— And in another sign of changes in the comic marketplace, there was the announcement that Wizard Magazine (and its sister publication for toys, Toyfare) was ceasing publication, ending its run after almost twenty years (While Wizard was founded in 1991, Toyfare was strarted later, in 1997).

For those seriously invested in the industry, Wizard had stopped being relevant a long time ago.  The price guide — what was left of it — was inaccurate, and the magazine came under heavy criticism at times for being a shill for certain companies and their products, and not an impartial observer of the marketplace.  In recent years, the magazine began covering seemingly everything but comics — movies, television, video games — as its circulation numbers declined heavily.  Still, with all of its fault, the advent of Wizard at the time was a big deal in the industry, and the loss of the magazine is a noteworthy event nonetheless.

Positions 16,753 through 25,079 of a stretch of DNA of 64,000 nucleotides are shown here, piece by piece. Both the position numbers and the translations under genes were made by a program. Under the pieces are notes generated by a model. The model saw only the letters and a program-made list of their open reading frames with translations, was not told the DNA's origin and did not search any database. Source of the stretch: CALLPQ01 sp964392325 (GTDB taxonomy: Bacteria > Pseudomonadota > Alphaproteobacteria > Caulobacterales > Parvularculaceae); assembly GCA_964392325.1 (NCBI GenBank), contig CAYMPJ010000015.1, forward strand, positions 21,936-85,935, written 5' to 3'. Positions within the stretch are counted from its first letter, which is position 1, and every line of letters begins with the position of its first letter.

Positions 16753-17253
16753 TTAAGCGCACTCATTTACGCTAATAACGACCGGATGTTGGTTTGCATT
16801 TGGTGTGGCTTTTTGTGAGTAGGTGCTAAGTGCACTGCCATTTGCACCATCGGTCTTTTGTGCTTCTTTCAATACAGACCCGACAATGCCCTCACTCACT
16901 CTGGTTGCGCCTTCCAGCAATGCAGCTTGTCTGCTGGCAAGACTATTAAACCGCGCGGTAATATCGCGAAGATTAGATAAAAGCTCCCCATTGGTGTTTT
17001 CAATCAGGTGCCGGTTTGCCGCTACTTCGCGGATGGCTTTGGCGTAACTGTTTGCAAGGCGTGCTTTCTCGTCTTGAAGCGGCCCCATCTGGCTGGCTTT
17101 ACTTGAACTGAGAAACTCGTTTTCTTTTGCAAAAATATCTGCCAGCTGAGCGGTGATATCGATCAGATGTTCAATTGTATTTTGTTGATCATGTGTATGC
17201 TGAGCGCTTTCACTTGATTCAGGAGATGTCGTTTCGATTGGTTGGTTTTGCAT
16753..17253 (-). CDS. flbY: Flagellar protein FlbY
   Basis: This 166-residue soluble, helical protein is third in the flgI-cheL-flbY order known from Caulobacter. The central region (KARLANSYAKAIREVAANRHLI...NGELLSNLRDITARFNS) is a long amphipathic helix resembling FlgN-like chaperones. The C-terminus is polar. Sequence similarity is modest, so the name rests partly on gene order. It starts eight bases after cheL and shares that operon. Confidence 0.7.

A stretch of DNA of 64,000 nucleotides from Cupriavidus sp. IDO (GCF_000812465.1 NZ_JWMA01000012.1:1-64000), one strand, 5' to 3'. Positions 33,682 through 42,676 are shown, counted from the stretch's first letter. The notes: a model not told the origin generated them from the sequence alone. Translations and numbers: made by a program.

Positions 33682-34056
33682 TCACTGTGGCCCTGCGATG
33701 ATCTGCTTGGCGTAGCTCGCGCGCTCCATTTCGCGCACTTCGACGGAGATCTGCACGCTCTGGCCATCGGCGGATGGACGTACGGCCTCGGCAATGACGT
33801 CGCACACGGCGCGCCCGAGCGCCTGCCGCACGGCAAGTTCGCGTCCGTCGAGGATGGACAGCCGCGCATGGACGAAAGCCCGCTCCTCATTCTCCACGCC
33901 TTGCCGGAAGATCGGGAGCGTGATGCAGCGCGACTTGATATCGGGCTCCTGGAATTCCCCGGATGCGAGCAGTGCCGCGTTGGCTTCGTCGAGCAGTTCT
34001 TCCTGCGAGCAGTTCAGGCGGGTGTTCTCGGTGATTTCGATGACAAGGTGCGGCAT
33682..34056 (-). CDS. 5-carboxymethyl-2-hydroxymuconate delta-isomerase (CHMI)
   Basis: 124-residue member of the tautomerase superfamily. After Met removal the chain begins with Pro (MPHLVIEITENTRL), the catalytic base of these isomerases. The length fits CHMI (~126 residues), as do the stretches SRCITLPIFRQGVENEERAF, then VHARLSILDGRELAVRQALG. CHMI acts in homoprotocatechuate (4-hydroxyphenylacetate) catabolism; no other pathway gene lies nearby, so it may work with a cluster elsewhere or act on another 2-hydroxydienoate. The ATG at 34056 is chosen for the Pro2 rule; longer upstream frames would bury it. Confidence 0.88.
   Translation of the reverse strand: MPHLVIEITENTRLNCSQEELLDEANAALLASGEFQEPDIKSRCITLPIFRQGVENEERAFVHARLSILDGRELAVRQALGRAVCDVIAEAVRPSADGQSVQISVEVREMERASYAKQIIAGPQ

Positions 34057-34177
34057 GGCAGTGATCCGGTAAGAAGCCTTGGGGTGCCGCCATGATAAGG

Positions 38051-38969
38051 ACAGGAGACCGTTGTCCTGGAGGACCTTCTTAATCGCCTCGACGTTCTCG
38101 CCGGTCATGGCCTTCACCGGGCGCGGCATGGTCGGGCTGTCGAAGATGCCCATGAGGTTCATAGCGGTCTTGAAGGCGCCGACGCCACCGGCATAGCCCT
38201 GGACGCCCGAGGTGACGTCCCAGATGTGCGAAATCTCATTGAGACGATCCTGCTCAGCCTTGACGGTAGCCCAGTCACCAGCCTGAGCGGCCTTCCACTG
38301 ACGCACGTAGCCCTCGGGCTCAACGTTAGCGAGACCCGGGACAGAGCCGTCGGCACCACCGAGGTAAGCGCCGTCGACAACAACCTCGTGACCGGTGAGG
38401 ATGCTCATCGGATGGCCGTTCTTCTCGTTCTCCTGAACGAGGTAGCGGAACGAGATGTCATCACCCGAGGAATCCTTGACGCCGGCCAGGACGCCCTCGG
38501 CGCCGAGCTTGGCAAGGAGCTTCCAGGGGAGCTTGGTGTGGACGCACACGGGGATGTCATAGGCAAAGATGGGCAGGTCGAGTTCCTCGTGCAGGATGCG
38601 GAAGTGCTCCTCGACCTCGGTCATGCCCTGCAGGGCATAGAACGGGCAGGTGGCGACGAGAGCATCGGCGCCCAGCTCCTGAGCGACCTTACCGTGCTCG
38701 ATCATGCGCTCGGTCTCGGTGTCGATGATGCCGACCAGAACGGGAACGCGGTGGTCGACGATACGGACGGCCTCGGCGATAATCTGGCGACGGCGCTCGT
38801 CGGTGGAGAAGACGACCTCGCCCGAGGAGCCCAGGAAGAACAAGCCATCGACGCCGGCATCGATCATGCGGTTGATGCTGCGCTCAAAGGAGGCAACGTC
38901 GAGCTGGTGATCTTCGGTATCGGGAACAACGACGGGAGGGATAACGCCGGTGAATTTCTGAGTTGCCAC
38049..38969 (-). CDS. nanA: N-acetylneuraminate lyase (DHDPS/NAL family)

— As is often the case these days, the exciting news in the comic book industry revolves around nothing in the publishing arena, but instead in the movie world.  There were two very good tidbits that came out in the last week — and one that was … uh … not so good.

First, the good.  One of the comic-book based movies I’ve been waiting for anxiously for a long, long time has been a Captain America movie worth seeing — and this summer, my wish will become a reality with the release of Captain America: The First Avenger on July 22.  I’ve long thought that a serious take on the heart of Marvel’s universe set in World War II would be a winner, and that’s exactly what we’re going to see in director Joe Johnston’s film.  Early pictures from the film have been leaking for a while now, and this photo of Cap in his war attire makes me feel confident that this picture will be on the right track.